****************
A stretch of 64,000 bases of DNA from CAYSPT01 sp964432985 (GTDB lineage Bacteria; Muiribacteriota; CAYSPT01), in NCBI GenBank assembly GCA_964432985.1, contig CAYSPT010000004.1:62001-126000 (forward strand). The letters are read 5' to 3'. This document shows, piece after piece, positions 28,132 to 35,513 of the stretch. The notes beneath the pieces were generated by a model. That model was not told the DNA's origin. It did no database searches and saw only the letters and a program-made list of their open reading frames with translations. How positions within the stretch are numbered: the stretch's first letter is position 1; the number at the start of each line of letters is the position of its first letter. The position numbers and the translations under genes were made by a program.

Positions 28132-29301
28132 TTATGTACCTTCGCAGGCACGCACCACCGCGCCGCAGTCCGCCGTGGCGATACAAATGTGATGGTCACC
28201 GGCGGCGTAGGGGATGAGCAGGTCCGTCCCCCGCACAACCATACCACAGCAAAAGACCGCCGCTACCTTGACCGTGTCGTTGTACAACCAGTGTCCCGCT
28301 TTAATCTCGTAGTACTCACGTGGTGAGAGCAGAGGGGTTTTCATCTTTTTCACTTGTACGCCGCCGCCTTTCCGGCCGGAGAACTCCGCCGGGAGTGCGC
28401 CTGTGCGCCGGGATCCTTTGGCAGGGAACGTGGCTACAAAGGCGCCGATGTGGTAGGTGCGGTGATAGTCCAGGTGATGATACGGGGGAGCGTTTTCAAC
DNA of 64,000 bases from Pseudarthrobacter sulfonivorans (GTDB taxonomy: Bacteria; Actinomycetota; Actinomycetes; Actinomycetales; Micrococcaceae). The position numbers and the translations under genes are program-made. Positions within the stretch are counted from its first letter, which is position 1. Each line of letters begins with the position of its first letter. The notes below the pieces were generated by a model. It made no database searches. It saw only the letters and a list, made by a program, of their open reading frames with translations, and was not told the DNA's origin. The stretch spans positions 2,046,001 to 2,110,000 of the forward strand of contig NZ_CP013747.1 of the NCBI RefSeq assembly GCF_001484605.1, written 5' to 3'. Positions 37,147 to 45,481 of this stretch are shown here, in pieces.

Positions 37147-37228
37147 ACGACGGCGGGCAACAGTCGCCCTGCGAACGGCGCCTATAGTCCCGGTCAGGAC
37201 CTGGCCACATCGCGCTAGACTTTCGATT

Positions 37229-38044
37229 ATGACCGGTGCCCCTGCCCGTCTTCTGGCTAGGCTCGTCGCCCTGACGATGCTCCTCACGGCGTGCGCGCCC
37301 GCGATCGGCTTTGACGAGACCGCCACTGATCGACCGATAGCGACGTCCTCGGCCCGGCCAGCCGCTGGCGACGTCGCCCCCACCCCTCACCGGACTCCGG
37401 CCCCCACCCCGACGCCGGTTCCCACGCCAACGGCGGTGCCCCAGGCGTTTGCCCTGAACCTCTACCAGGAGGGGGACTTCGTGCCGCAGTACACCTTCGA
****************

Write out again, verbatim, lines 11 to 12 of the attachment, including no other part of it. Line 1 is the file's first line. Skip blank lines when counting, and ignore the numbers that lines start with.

Positions 37229-38044
37229 ATGACCGGTGCCCCTGCCCGTCTTCTGGCTAGGCTCGTCGCCCTGACGATGCTCCTCACGGCGTGCGCGCCC